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The Secretary of State finds himself in a dreadful situation. I echo the comments of my right hon. and learned Friend the Member for Rushcliffe (Mr. Clarke) and my right hon. Friend the Member for North-West Cambridgeshire (Sir B. Mawhinney), who spoke with considerable experience, about how much more costly it is now going to be to sort out the problems of our railway industry, how much delay there will be in sorting them out and how much confidence this Secretary of State, on behalf of this Government, has knocked out of the relationship between the Government and financiers, bank managers, bond financiers and those who raise equity money.
It is right for people to ask what the Opposition would do. I am very happy to suggest what could be done in this situation, as it is clearly well beyond the skills and attention of the Secretary of State. The legal position, as I understand it, is that the shareholders of Railtrack, at group level, retain residual assets. They must make their own decisions on whether they wish to continue trading those assets in some form or sell them and rescue what little money they can from the group assets that are not in administration. They also have a clear interest in the administrator obtaining best value, if he can secure value, for the assets in administration. That is also the legal duty with which the administrator is charged.
The Secretary of State is not in control of that process, nor should he be. Those are assets that have been placed into administrative receivership and now have to be sorted out as best they can by the administrator. The sooner that they are sold on to an owner who can do something with them and set about rebuilding the battered balance sheet, the better it will be.
The Secretary of State is in danger, I think, of misleading his own Back Benchers. He implies that his model of the not-for-profit company is the one that will naturally emerge from the administration process. That is by no means clear. Labour Back Benchers may be disappointed to discover that bids are received, and they may be even more disappointed if one or other of them is better than any bid that can be put forward by the not-for-profit company. We still do not know who will sponsor the not-for-profit company, how it will write a prospectus, how it will raise cash, who will serve on it and what type of guarantees it or other bidders will receive from the Government.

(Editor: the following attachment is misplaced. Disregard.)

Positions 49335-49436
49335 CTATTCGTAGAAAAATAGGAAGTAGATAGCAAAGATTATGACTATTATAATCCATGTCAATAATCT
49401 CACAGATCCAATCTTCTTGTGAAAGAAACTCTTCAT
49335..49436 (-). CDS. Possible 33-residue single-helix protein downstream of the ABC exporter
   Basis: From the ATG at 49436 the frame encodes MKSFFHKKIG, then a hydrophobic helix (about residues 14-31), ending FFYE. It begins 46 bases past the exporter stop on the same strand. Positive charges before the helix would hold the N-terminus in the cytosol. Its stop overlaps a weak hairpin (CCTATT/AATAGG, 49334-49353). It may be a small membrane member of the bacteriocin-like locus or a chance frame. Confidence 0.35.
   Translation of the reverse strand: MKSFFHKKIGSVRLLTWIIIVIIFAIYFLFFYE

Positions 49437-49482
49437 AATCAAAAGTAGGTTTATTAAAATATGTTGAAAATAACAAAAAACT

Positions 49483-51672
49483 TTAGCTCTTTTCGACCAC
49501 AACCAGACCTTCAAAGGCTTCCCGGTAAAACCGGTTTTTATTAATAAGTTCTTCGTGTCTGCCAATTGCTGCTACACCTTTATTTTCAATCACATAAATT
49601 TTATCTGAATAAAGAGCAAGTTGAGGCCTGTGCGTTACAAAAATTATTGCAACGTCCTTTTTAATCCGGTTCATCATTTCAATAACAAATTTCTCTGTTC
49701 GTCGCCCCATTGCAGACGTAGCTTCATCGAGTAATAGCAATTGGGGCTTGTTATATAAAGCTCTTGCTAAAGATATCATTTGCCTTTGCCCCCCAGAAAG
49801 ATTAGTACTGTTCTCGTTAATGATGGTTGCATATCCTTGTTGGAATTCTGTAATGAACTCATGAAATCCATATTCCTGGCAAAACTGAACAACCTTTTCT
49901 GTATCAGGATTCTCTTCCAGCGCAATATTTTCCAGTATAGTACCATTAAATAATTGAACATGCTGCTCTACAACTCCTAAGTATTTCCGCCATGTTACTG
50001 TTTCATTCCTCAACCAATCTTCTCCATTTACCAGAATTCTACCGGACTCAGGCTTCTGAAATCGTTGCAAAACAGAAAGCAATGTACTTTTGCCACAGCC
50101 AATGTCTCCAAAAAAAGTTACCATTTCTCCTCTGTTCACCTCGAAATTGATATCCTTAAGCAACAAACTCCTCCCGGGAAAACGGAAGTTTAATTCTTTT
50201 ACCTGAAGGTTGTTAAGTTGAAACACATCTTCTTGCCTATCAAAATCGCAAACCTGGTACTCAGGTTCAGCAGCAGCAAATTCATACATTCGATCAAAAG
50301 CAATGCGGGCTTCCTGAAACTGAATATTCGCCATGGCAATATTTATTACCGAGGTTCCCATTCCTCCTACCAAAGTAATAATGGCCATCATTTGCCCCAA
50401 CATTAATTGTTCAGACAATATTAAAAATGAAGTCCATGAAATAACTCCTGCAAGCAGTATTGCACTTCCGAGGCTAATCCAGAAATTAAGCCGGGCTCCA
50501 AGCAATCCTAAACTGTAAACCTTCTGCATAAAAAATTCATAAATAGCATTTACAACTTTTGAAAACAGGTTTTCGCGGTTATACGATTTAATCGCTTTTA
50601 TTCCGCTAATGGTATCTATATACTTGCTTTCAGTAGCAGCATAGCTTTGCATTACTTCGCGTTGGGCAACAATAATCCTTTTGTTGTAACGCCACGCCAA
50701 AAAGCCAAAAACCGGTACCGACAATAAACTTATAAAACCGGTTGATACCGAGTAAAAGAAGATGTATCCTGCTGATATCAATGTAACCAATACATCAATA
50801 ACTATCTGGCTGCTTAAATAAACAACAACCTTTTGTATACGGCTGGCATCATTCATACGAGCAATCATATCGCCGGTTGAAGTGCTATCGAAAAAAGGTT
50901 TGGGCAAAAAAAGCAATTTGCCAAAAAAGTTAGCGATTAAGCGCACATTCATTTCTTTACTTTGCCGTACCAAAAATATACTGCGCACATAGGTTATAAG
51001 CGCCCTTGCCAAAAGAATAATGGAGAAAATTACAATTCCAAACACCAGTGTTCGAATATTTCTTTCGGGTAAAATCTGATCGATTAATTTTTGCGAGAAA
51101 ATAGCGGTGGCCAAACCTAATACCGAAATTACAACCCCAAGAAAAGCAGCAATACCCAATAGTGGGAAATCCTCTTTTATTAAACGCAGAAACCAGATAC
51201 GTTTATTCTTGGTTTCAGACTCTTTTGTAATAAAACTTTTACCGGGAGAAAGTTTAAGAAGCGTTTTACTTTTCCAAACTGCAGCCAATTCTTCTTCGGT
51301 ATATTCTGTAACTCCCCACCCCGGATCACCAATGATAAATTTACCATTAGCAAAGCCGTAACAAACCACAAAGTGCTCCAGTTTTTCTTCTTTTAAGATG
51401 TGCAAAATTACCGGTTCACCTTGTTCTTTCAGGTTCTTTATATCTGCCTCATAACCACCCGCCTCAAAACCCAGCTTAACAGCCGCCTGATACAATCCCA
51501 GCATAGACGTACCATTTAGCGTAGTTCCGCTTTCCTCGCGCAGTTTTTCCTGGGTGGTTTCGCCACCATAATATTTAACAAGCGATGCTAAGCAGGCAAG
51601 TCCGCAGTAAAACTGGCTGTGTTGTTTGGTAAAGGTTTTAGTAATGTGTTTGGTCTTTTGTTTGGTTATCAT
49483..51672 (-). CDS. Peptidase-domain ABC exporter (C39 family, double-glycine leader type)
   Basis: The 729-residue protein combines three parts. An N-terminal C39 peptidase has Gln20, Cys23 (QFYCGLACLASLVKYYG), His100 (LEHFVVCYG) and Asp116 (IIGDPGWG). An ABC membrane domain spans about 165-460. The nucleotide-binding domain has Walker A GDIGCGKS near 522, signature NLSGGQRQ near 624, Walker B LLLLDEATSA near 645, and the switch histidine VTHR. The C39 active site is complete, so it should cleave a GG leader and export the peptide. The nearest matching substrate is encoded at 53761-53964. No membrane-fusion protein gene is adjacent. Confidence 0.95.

It is obvious that Railtrack's balance sheet must be strengthened. In answer to one of my questions, the Secretary of State said that he hoped that the new company would have an A credit rating. There is no way that Railtrack, on paper, could command such a rating in its current guise. I would expect the balance sheet to require a sum well above £1 billion of additional equity, or surrogate equity, which I think is the Secretary of State's preferred route. He cannot quite bring himself to admit that he must inject new extra capital into a company whose shareholders he has just helped to bankrupt, but he will have to put in that equity, or surrogate equity, of well over £1 billion to give it any chance of securing some kind of credit rating in the City.
The Secretary of State seemed to know that on 3 July, when, in rejecting the idea of the not-for-profit public interest company that had been suggested by some Members, he told the House that it would cost £2 billion to buy out the shareholderswe know that he does not wish to do that nowand another £4 billion to sort out the bond holders, because there is that amount of bond finance in Railtrack. When I asked him today, in the House, whether he proposed to wipe out the bond holders or whether he was effectively offering a Government guarantee for the £4 billion, he characteristically declined to answer; but the question is terribly important to assessing the cost to the Secretary of State of the forced administration of the Railtrack enterprise.
Then there are the costs of the administration itself, which are likely to be high. Given the phenomenal legal bills that the Secretary of State and his advisers must be incurring, and those incurred by those advising the administrator, Railtrack and the regulatormany of which will be a charge on public fundsI suggest that there will be no change out of £100 million for the fees of lawyers, accountants and others involved in reporting on the progress of Railtrack, and the amount could escalate well beyond that. I should be delighted if the Minister intervened to assure me that the Government have received quotes for all those charges well in advance and the amount will be smaller, but I think that it would be safe to pencil in well over £100 millionsomething similar to the huge fees that the Government are running up in the public-private partnership negotiations in regard to London Underground, which remain stalled and mired in difficulty and uncertainty.